Julian Fitzgerald 22sep01


Thanks to everyone who attended the protest on 20 September.

Particular thanks to our fearless National Protest Leader, Mark Harris, for all the preparations and media briefings. Matthew Mudge did a fantastic job, and on the day, made the Equal Parenters' presence felt. He set up a table in front of the Congress building and set out materials from the various organizations in the EQUAL PARENTING COALITION. He had prepared EQUAL PARENTING purple lapel ribbons - all v. professional, thank you so much Matthew.

Anson Allen brought the public address system and the judge's costume. Peter Weaving played the part of the judge - a visual that was mentioned by many of the overseas visitors. He and Margaret McClaren attended the protest despite having had a hard couple of days in court securing a shared residence order. They were both exhausted after the hours of preparation and court room ordeal, yet they still made the effort to attend.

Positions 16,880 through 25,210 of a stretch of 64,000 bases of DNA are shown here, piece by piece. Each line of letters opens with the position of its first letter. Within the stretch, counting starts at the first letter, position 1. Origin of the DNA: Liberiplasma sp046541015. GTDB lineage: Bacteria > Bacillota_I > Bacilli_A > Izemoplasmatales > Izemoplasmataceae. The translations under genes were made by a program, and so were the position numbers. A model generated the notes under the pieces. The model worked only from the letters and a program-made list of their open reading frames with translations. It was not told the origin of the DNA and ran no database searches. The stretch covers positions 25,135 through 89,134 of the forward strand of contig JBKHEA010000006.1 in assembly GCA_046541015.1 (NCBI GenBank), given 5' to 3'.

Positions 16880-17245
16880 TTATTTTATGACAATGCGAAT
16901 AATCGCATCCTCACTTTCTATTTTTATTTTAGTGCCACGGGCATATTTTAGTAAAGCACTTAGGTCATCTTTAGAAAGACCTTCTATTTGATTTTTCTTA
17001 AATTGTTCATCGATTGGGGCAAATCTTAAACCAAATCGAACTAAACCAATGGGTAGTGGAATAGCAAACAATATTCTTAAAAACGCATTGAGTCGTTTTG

Michael Cox and many other prominent campaigners came along way carrying banners bearing polite but powerful messages. These are the ones that do us good - the disrespectful ones do the opposite, by the way, believe me!

Forgive me for not mentioning everyone, but this email is already too long, and I'm barely started. You were ALL brilliant! I was especially grateful to my wife, Christine, for supporting the protesters outside while I attended the conference itself. And it was super to have the representatives from MATCH. I can't stress enough how important it is for the excluded mums to come out and show that this is not just a male issue.

Oliver Cyriax, veteran campaigner for the Cause, was a key member of the protest delegation. He handed out 200+ information papers to conference delegates.